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US commercial property market saw sales fall 70% last year

The market was crippled by the global credit crisis with sales reaching just $125 billion, the report from real estate services firm Jones Lang LaSalle says.

The decline was most marked in the last part of 2008, as the commercial mortgage-backed securities market, the key source of funding for the real estate boom of the prior five years, virtually closed.

CMBS issuance plummeted 95% in 2008 to $12.1 billion. There has been no CMBS issuance since June, the report points out. But it is hoped that new president Barack Obama and his administration will be able to inject some movement by the middle of 2009.

'The beginning of a new presidential administration and new aggressive monetary policies should increase certainty into the debt markets by mid 2009, but the CMBS market as we knew it in 2006/07 is gone,' said Bart Steinfeld, managing director of Jones Lang LaSalle's Real Estate Investment Banking practice.

Over the past few months, the commercial real estate industry has seen a standoff between would be sellers who refuse to capitulate to values that are about 30% or more lower than they were from their highs in early 2007 and prospective buyers who will not pay prices they believe are too high, the report said.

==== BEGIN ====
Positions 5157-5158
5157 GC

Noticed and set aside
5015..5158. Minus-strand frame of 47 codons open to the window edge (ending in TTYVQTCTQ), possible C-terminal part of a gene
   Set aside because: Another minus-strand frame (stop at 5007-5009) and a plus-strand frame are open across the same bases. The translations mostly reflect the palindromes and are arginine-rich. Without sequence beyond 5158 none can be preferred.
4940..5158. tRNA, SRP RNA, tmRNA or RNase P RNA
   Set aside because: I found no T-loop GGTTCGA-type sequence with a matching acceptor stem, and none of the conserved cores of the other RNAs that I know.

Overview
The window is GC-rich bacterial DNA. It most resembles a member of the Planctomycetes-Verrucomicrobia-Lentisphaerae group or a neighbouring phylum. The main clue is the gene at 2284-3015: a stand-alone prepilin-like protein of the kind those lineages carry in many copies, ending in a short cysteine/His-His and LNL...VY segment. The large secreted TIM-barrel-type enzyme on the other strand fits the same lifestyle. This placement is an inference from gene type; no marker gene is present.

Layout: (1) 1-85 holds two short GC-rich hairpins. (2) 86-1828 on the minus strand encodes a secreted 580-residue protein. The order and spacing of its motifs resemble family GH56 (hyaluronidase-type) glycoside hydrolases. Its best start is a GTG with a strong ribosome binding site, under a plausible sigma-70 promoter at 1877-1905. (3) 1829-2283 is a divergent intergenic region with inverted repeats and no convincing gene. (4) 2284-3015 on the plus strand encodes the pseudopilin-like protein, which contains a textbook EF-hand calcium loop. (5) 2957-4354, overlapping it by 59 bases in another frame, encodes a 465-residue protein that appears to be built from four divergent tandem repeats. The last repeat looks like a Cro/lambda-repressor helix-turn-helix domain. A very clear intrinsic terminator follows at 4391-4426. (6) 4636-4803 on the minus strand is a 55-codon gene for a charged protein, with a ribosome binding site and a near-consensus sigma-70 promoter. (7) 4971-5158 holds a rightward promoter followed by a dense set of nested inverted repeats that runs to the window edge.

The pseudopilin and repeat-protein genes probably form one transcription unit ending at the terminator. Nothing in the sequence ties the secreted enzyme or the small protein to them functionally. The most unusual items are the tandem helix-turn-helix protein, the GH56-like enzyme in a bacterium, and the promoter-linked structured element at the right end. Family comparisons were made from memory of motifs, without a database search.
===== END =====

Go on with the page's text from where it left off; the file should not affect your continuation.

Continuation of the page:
But that standoff may finally shake loose when some owners find themselves facing foreclosure because they have no sources for new loans to replace ones that are maturing.

'It may take another three to four quarters for broad based distress to reach the sales market, but there is no question there is capital waiting to invest in real estate once opportunities arise,' predicted Earl Webb, chief executive of Jones Lang LaSalle Capital Markets.

Also, as rents continue to soften and occupancy falls, property values may continue to decline and that is likely into 2010, the report concludes.